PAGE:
"We sat around the open fireplace, with its great blazing logs," Whitington reported, "And talked about the wine industry ...

"By the way, at dinner there were two clarets on the table, white seal French, and St George 1897 vintage. The visitors picked out the Kanmantoo article as the French wine. But that is not to be wondered at, because a claret from these cellars took the gold medal at the Paris Exposition against the whole world. As Mr Young put it, he awoke one morning to read in The Register that his wine had taken the coveted prize, and was, indeed, famous."

From his single-room studio at the back of Holmesdale, Unaipon would ride to the Callington Railway Station to catch a train to the city, where under Charles Burney's encouragement at the big house in Walkerville, he studied anthropology, science, literature and music. 

Publicly a teetotaller, Unaipon nevertheless worked many vintages in the Kanmantoo cellars - his signature is in the cellarhands' paybooks; it appears by the names listed there that the harvest was picked (into kerosine tins) by other Ngarrindjeri people under his supervision. The bookwork shows he was certainly hands-on in the cellar.

For a man of his genius, winemaking would have been a cinch to Unaipon.

I have a romantic notion of the polite and eager thirteen-year-old lad there in the cellars with a candle, assisting Mazure (left), Charles Burney and Harry Dove  prepare and bottle the St George's Claret samples to be sent off to the big Paris show.

They must have been heady days: Unaipon was a tireless inventor, draughtsman, writer and historian; an Antipodean Da Vinci. In the Holmesdale shearing shed where I worked as a kid he devised a method of converting rotating flywheel and belt type motion to sideways lineal, and so invented the shearing handpiece, which put Australia on the sheep's back and got him on the fifty-dollar bill, although I don't think he ever made a cent from it.

Unaipon constantly experimented with boomerang shapes and flight, and in the late 1800s decided that if two boomerangs could be attached at right angles to a driven spigot, cargo could be lifted and transported. In other words, the helicopter. His direction converter in the shearing handpiece could make the prop blades adjustable for lift.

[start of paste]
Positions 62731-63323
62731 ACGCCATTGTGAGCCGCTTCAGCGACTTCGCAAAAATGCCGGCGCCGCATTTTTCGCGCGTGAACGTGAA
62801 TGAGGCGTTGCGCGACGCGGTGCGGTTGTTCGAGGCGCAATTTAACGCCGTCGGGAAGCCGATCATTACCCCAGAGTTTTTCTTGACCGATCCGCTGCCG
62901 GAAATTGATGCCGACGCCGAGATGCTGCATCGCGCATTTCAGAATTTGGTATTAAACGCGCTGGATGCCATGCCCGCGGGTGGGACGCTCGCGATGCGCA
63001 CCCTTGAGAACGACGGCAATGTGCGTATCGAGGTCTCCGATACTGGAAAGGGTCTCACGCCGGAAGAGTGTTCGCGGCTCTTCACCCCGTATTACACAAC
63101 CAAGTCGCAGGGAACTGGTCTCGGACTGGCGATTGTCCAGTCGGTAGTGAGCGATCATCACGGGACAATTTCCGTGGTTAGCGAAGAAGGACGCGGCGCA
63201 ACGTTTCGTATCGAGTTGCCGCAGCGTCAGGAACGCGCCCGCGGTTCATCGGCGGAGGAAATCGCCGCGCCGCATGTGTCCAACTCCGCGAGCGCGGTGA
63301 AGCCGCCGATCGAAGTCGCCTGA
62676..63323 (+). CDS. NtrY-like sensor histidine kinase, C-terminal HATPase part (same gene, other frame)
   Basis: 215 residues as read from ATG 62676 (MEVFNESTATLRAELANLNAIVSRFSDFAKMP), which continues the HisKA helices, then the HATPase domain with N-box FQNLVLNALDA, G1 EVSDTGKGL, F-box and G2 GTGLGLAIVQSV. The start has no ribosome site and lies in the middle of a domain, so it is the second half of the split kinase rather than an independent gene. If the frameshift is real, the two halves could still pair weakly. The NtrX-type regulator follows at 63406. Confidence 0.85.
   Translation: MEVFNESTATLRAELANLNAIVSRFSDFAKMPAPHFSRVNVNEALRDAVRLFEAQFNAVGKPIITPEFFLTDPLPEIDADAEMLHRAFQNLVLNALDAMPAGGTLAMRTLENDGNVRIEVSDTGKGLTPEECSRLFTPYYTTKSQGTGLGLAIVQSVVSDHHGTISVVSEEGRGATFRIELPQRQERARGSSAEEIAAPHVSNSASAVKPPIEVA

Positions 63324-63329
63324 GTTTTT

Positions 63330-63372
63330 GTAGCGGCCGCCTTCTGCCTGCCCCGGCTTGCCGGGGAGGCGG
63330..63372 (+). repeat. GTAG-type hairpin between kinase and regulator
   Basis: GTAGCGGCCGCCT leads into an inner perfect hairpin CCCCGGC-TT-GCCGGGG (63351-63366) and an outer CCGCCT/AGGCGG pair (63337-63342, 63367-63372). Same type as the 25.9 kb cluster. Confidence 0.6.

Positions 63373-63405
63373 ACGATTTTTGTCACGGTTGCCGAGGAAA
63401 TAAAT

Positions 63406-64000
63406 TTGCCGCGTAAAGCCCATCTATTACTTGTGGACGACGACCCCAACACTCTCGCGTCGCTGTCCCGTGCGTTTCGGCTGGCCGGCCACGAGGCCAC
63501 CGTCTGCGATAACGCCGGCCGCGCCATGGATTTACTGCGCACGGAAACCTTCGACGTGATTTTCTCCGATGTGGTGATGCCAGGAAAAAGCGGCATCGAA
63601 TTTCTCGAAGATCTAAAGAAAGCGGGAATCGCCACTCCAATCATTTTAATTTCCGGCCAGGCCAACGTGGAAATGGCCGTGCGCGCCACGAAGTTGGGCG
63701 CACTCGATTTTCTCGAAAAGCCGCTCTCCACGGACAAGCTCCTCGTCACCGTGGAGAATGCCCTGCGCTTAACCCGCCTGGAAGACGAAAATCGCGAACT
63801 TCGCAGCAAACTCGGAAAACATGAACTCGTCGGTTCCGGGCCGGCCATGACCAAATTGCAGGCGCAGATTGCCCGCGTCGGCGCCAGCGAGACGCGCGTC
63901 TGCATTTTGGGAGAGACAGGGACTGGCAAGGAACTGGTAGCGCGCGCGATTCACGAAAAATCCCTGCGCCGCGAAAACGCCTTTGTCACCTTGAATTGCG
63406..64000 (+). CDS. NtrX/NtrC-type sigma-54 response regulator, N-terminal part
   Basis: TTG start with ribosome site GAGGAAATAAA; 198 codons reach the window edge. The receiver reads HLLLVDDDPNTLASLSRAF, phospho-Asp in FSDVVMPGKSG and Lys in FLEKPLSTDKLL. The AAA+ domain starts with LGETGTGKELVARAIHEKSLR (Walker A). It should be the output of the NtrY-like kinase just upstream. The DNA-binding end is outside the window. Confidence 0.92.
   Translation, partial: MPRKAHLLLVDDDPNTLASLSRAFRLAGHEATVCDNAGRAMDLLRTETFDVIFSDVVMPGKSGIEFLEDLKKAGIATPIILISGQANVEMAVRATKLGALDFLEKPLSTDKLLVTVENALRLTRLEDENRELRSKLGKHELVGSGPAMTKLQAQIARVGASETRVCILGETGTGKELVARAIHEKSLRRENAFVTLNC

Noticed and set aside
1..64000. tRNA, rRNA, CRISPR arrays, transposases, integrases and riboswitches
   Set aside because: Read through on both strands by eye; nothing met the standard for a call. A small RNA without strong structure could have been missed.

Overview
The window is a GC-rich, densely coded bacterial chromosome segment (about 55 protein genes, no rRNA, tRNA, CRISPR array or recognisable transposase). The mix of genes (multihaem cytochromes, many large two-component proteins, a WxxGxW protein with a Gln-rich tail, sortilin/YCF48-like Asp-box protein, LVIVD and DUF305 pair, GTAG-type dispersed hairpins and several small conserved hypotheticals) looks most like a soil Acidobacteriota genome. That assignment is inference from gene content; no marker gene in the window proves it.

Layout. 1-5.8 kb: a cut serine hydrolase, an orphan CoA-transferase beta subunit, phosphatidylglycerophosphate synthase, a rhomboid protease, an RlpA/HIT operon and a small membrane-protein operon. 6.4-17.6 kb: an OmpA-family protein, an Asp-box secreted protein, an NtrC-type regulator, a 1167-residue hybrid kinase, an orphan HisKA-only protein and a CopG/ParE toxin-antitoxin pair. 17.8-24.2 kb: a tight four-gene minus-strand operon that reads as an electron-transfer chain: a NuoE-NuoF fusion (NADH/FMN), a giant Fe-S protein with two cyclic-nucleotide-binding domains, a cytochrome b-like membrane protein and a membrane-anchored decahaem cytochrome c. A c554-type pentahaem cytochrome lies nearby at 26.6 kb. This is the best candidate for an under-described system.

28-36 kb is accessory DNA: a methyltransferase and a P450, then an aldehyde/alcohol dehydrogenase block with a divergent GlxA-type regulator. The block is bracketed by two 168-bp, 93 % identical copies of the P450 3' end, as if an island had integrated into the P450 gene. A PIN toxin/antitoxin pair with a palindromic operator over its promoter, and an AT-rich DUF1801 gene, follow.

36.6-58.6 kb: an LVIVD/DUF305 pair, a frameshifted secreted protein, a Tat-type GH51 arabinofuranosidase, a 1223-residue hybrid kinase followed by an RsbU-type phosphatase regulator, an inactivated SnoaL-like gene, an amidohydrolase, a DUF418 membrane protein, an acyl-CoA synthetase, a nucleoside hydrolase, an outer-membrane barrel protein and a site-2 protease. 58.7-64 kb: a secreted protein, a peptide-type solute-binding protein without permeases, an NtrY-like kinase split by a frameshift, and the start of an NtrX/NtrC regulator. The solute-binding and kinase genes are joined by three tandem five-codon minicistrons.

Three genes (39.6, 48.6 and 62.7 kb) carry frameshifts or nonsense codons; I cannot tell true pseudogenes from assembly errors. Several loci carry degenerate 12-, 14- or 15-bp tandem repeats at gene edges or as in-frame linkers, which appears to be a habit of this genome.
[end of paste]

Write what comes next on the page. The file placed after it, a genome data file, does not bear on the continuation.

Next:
It wasn't until 1936 that Focke-Wulf built the first working chopper, by which time the old vines at Kanmantoo had been uprooted and Harry Dove Young, MLA, was no longer well. Combined with the harsh local Tappanappa schist, eutypa - 'die-back,' or 'dead-arm' - had gradually chewed away at the dry-grown vines until the yields were down to half a ton to the acre. The vines were, after all, nearly a century old.

Good quality, sure, but there's no money in that.

Harry Dove married Anna Theresa Moore; they had one child, Nora. Harry Dove died in 1944. A wiry, jockey-sized tomboy, Nora was famous for tearing about on her dad's Ferrari-class thoroughbreds, not just bareback, but with no kit whatsoever. All she needed was a strand of mane to steer one of those big shiny bastards at full gallop.

Very early in her rebellious life, Nora went off to Paris to study law at the Sorbonne and hang out with the impressionists at the Louvre. There's a wonderful letter to her dad in the files. Nora's dozing off at a boring lecture in Paris, gazing out the window at the Seine, and she sees a barge laden with her Dad's St George Kanmantoo Claret being hauled upstream into town. Her Dad's brother, Burney, just happened to run the Australian wine office in London - he was the forerunner of today's Australian Grape and Wine Authority.

Handy bloke to know if you were exporting Antipodean wine to the Old World a century back.

By the time I was old enough to mow her lawns in the 'sixties, Nora'd moved in to manage what was then Kanmantoo Station with her Beretta-machine-pistol-packing girlfriend, Ida Tate Smith. The eccentric kleptomaniac, Alison Woosterman Howgate lived in a stylish modern cottage on their large lawns.

In spite of being an expert driver of her big V8 Valiant Regal, Alison always pretended to be blind. She effected the awkward shaded spectacles worn by post war blind folks and even kept a dribbling golden labrador in harness as a prop.

On Saturdays, the expert painter Nora would run watercolour classes on the veranda while I mowed the lawn. I couldn't imagine then why you'd have a kid mow the bloody lawn with a noisy, smelly old Victa four-stroke while you were sitting there hitting the Chestnut Teal sherry and learning how to paint, but I imagine it had something to do with proving one was sufficiently well orf to run staff: the internals of the big house were managed by Miss Margaret Dadow, who similarly lived alone nearby on the farm.